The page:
Or: R.I.P. V.H.S. – part III
Farewell, VHS. The time has finally come to lay you to rest.
I remember the day when we happily welcomed you into our home. It was 1989, and you were all grown up by then.
You were built your very own little nook, hidden away from those evil magnetic fields, the harsh rays of the sun, and the prying fingers of unwanted visitors. We dressed you up in hand-made clothing. People admired the custom covers made just for you.
Yes, VHS, you were well cared for. In return, you gave us many hours of viewing pleasure — as and when we chose.
While you helped unshackle us from the constraints of scheduled TV programming, you were also able to gleefully swallow the superior dish that was digital satellite television and afterwards regurgitate those same morsels in such a manner that they were still nutritious (although less tasty) with each play. You were entrusted with the safe-keeping of mass-market entertainment, historical artefacts, and unique personal memories. And when that wasn’t enough, we went out to a store to get you more media to nibble on — although, admittedly, binging on five “Nightmare on Elm Street” movies in one sitting was quite a bit to swallow.
But you knew the end was close at hand. You saw it coming. By the beginning of the new millennium your functions were reduced to gathering dust and telling the time as a new generation of shiny, digital offspring took your place in both purpose and prime shelf space. Nobody noticed that you had quietly starved in an old-age home – nor could we be bothered to scoop up your remains. Until now.
It was April 2014 that everything related to VHS was rounded up for the final curtain call of a play dubbed “VHS2AVI”.
Now, if you’re not interested in reading about some guy’s advice following his VHS conversion project, then leave now. Go away.
My Panasonic VCR (#3 since 1989) was getting a little long in the tooth, so I was given an extra Sharp VCR as backup (thanks, Martin). Another colleague donated a video capture device (thanks, Rolf) while another had placed his old media player into my care (thanks, Cenk). After a lot of reading up and experimentation with different capture-, editing- and conversion software (thanks, Internet), the VHS digitisation project was ready to begin.
Quite unlike with ripping audio cassettes, it’s the data that determines your hardware requirements:
1. A computer with plenty of horsepower and disk space: Really, I mean it!
While the capturing process itself only placed a <20% load on the CPU, there were times during the final format conversion and cleaning/filtering process where even the 3GHz Pentium 4 with 1GB of RAM running WinXP SP3 assembled for this project was put to its limits. Video is huge – you’ll want the most powerful and modern machine you can spare.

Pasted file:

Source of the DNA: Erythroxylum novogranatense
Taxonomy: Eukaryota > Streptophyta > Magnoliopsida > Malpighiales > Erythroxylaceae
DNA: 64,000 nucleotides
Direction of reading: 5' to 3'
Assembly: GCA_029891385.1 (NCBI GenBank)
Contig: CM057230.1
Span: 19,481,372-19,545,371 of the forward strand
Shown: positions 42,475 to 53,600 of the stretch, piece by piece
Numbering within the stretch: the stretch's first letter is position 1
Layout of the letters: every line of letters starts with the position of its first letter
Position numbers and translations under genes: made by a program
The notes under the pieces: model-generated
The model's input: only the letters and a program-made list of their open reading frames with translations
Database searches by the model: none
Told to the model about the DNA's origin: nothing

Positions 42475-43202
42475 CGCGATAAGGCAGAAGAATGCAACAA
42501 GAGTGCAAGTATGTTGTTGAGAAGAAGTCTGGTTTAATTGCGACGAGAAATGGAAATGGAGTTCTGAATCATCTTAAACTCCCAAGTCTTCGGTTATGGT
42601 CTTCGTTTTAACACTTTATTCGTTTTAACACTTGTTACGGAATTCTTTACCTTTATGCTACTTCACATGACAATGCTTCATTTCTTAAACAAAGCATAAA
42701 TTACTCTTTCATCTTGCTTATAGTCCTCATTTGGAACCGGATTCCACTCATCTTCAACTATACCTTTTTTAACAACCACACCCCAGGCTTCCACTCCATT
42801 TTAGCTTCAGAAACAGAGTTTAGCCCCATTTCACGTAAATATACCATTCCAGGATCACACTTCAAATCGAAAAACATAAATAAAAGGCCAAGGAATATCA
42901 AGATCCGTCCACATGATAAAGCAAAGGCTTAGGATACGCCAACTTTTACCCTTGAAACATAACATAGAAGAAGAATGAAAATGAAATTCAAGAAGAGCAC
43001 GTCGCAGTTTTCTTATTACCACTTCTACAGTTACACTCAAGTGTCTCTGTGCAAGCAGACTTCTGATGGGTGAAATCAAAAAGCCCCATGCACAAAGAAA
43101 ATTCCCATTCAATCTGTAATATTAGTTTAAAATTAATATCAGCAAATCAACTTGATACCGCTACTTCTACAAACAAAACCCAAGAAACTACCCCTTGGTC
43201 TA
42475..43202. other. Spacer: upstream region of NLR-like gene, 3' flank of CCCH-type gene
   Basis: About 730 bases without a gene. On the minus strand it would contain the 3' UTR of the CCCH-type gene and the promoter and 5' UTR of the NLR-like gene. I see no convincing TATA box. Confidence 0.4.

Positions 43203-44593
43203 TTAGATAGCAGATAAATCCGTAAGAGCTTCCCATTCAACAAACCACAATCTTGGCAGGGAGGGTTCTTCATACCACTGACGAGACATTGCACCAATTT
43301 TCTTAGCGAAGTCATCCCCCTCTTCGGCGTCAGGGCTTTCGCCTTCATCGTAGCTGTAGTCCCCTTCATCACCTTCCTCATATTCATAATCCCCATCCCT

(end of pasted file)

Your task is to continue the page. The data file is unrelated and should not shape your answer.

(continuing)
2. Something to record with: You’ll get as many “expert” opinions about the best software to use as you get metres of tape on an E180 cassette. What can be regarded as universal gospel is that VirtualDub is the freeware gold standard when it comes to recording analogue video. There’s no harm in giving whatever software came with your capture device a try either (you should expect it to work) whereas casual users might be happy with the simple AVS Video Recorder. Even Microsoft’s free “Windows Media® Encoder 9 Series … powerful production tool for converting both live and prerecorded audio and video into Windows Media files or streams” might do the trick for you, but like I said: VirtualDub comes highly recommended and is available for many platforms.
One word of advice, though: Record raw, naked, and uncompressed. What you do not want is unsynchronised audio/video or dropped frames. Having too many filters while recording on an under-powered machine will cause exactly that, and the results are more frustrating than funny. Remember that video is huge!
3. Something to record to: Uncompressed video at standard VHS “resolution” of 720 × 576 px at 25fps (PAL) takes about 1GB of space per minute.
Yes, that’s about 100GB for an average movie! Since I generally processed only one video tape at a time this worked well in the beginning — until you start capturing only select pieces of a recording to be edited and merged with another recording later, and with all those temporary little snippets around you’ll soon run out of space. The 80GB + 160GB hard drive combination eventually gave way to an 80GB + 400GB combination, sometimes supplemented by an external USB drive. Disk space? Oh yeah, you’ll want acres of it.
Also: Contrary to some experts’ advice, I actually got some decent results when capturing (shoehorning) straight into de-interlaced 640 × 480 or even 352 × 288 resolutions (depending on content, purpose and original quality — see point 7 below).
4. Something to record via: There are numerous types and brands of capture devices on the market, ranging in price and quality from dirt cheap and shitty USB devices all the way to professional-grade and horribly overpriced rack-mounted solutions. ATI All-in-Wonder graphics adapters are said to be a great middle-ground. Since I’m a cheap bastard, the Geniatech Handy Cap Video Grabber USB 2820 Device I was donated became my tool for the task, and guess what? It worked just fine: my captured videos look about as good or shitty as the original VHS tapes from whence they came. It did the job.
5. You may additionally need something to record through: Macrovision (ACP) was a copy-protection scheme that operated on the basis of messing around with the timing signal of some commercial video tapes. Either my Chinese video capture device didn’t give a shit about Macrovision, or none of my tapes were protected. Also, having a TBC (time base corrector, AKA video stabiliser) is like a gun: it’s better to have one and not need it than it is to need it and not have one.